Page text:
We may have just started the fourth quarter, but IRS wants you to start prepping for 2012 – with a ton of updates you’ll need for the new year.
Last week both IRS and Social Security Administration released several mission critical numbers every Finance department needs for year-end. No time like the present to begin preparing — check out the three biggies to come out.
2012 Update #1: The Taxable Wage Base
Here’s one Payroll can’t live without. The Social Security Administration just announced that hat the 2012 social security wage base will be $110,100. That’s up from $106,800 – a figure that has held steady for the last three years.
The change will make the maximum social security tax employers and employees will pay next year will be $6,826.20. And don’t forget: There’s no limit to the wages subject to the 1.45% Medicare tax.
2012 Update #2: Pension Plan Limits
Your benefits folks will be most interested in the new cost of living adjustments (COLAs) for benefit plans. This year many of them changed. Depending on what type of plan, here’s the info your finance staffers need, starting Jan. 1, 2012:
- The elective deferral (contribution) limit for employees who participate in 401(k), 403(b), most 457 plans, and the federal government’s Thrift Savings Plan is increased to $17,000 (from $16,500).
- The catch-up contribution limit for those aged 50 and over stays the same at $5,500.
- The limitation on the annual benefit under a defined benefit plan under section 415(b)(1)(A) is increased to $200,000 (from $195,000).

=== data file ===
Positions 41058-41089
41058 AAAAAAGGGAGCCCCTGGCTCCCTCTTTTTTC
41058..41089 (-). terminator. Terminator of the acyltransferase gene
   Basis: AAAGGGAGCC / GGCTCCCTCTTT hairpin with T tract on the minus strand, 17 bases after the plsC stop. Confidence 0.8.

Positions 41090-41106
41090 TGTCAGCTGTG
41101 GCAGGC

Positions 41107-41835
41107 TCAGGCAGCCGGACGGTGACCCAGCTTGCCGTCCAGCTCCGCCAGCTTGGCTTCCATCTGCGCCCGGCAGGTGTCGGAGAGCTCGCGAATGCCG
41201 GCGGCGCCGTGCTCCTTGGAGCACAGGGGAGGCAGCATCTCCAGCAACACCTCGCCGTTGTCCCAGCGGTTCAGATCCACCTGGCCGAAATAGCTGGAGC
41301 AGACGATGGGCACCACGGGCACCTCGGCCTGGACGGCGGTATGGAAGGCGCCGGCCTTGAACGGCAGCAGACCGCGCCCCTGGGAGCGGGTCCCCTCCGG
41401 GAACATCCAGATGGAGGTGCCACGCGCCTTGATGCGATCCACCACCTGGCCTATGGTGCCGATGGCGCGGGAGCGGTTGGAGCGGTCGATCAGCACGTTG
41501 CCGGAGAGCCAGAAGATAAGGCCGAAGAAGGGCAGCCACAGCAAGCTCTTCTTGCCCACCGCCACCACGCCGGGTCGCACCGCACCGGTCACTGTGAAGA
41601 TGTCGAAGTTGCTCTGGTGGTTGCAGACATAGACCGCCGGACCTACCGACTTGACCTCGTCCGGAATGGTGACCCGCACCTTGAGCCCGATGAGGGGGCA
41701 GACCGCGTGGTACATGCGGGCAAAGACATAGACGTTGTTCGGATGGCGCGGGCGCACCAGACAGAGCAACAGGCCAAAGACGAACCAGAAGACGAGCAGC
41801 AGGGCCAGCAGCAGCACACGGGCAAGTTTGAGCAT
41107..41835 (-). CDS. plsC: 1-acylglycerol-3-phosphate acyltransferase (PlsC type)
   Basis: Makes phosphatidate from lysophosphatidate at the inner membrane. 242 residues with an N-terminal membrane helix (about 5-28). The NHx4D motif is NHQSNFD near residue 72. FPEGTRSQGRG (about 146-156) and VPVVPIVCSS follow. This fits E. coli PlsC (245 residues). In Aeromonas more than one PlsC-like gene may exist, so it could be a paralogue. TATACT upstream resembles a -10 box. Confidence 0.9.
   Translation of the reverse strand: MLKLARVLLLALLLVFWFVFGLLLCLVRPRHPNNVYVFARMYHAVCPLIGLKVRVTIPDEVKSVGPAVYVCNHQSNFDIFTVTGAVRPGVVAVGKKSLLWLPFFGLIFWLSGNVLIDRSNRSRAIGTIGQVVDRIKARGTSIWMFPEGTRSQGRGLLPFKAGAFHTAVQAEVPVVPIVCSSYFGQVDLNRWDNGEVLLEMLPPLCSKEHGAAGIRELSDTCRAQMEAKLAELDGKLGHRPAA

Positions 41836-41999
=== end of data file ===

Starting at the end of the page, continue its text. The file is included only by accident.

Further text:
- The limitation for defined contribution plans under Section 415(c)(1)(A) is increased to $50,000 (up $1,000).
- The limitation under Section 402(g)(1) on the exclusion for elective deferrals described in Section 402(g)(3) is increased to $17,000 (from $16,500).
- The annual compensation limit under Sections 401(a)(17), 404(l), 408(k)(3)(C), and 408(k)(6)(D)(ii) is increased by $5,000 to $250,000.
- The dollar limitation under Section 416(i)(1)(A)(i) concerning the definition of key employee in a top-heavy plan is increased by $5,000 to $165,000.
- The limitation used in the definition of highly compensated employee under Section 414(q)(1)(B) is increased to $115,000 (up from $110,000).
- The compensation amount under Section 408(k)(2)(C) regarding simplified employee pensions (SEPs) remains unchanged at $550.
- The limitation under Section 408(p)(2)(E) regarding SIMPLE retirement accounts remains the same at $11,500.
- The limitation on deferrals under Section 457(e)(15) concerning deferred compensation plans of state and local governments and tax-exempt organizations is also increased to $17,000 (from ($16,500).
2012 Update #3: Medical Savings Account Limits
Lastly, if your company offers a medical savings account, you’ll want to make note of the new limits for 2012 just released by IRS:
- Minimum annual deductible: $2,100 (individuals); $4,200 (family coverage)
- Maximum annual deductible: $3,150 (individuals); $6,300 (family coverage), and
- Maximum out of pocket expenses: $4,200 (individuals); $7,650 (family coverage).
Stay tuned – now’s the time of year when the feds start cranking out these vital year-end numbers. CFO Daily News will continue updating you.